Analysis: What's Up With the Epigraph?
Epigraphs are like little appetizers to the great entrée of a story. They illuminate important aspects of the story, and they get us headed in the right direction.
"In the town they tell the story of the great pearl – how it was found and how it was lost again. They tell of Kino, the fisherman, and of his wife, Juana, and of the baby, Coyotito. And because the story has been told so often, it has taken root in every man's mind. And, as with all retold tales that are in people's hearts, there are only good and bad things and black and white things and good and evil things and no in-between anywhere.
"If this story is a parable, perhaps everyone takes his own meaning from it and reads his own life into it. In any case, they say in the town that…"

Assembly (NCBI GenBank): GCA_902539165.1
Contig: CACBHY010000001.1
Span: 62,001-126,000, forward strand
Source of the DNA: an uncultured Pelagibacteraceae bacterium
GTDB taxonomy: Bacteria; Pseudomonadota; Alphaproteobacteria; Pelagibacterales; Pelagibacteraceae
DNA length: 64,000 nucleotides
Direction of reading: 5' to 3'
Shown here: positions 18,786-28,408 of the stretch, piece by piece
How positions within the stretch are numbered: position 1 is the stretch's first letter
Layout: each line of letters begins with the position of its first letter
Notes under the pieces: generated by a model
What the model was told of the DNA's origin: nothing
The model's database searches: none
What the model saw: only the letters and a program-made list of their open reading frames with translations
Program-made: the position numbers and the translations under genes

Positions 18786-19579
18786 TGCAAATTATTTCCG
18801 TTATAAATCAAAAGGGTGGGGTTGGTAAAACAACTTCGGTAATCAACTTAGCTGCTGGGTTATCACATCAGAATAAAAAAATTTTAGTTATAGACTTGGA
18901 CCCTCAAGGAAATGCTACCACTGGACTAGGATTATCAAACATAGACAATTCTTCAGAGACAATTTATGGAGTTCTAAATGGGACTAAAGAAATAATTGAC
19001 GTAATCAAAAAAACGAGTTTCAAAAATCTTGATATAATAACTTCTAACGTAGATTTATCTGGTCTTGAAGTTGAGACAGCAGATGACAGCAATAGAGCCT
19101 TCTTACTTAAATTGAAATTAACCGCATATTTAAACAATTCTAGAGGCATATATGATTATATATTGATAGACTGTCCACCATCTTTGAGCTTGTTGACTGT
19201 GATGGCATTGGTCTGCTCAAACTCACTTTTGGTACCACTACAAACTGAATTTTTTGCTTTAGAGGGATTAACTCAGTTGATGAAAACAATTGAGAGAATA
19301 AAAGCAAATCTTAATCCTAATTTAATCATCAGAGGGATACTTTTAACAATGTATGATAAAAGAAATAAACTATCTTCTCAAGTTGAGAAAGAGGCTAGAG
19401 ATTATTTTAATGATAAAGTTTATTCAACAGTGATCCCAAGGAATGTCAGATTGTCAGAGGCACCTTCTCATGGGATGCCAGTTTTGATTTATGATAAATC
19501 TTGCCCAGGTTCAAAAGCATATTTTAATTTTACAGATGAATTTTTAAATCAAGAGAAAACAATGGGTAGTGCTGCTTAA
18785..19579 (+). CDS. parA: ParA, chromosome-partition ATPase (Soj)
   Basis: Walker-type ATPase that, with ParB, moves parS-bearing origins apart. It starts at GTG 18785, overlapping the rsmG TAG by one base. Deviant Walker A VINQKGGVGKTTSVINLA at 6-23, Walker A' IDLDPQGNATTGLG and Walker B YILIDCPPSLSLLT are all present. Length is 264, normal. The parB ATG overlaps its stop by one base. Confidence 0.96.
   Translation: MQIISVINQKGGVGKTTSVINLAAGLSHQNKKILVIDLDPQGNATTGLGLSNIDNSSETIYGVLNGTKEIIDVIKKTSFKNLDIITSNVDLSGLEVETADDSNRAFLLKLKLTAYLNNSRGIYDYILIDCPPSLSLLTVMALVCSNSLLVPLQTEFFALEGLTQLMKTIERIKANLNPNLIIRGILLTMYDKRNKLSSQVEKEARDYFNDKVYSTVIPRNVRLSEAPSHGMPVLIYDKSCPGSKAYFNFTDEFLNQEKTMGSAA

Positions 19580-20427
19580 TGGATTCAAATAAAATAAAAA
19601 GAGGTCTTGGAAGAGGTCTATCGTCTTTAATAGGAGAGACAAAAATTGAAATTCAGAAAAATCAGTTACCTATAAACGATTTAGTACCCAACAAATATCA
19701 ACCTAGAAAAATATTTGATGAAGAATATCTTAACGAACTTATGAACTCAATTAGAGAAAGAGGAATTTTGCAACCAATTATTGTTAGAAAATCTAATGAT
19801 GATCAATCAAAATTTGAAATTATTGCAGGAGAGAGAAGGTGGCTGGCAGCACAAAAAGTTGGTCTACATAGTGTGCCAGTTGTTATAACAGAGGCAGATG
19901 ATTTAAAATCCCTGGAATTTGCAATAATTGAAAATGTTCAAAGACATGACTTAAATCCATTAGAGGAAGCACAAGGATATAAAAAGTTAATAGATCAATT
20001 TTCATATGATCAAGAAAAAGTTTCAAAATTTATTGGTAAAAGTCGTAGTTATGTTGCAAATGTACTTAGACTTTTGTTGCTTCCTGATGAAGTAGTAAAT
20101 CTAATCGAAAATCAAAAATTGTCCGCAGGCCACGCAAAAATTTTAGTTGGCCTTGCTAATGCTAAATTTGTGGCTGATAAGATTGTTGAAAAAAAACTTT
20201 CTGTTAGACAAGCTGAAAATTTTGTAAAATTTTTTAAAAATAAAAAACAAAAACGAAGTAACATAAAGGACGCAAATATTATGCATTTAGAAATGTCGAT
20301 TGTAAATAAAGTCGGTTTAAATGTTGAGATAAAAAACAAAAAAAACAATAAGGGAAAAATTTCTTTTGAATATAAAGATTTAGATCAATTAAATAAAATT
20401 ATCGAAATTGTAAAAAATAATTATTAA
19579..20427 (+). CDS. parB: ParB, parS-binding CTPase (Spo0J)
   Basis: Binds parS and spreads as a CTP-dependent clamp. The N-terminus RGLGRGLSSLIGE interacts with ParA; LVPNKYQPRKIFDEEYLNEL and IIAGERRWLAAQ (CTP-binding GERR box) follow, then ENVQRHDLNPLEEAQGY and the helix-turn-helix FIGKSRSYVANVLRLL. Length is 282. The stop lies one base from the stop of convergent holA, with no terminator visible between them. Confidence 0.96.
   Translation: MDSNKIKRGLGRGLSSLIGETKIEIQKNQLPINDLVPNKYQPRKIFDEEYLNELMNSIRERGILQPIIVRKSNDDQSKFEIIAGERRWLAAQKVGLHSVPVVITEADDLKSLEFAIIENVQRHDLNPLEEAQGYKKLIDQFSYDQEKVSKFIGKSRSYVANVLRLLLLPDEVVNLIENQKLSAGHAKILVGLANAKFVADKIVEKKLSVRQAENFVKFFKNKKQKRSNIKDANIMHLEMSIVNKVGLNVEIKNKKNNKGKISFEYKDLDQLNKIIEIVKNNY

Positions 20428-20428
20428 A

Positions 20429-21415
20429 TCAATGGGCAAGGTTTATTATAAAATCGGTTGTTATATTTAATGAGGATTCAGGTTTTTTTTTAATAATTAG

First of all, it’s questionable whether the is technically an epigraph, or whether it’s part of the story. Epigraphs are traditionally quotes from other sources that lie outside the work itself; this is clearly fictional and written by the author, so it functions more to set a tone than imbue a message.
What the epigraph does is tell us how to read The Pearl: as a parable. The story of Kino is not the story of just Kino, and the pearl is about more than just a pearl. It’s letting us know to keep a look-out for allegory and veiled significance. The last bit of the epigraph—"they say in the town that"—sets us up for the tone of the novella. Steinbeck is presenting his work in the tradition of oral storytelling. It reads as though we’re being spoken to. (See our discussions of Writing Style and Tone for more details.)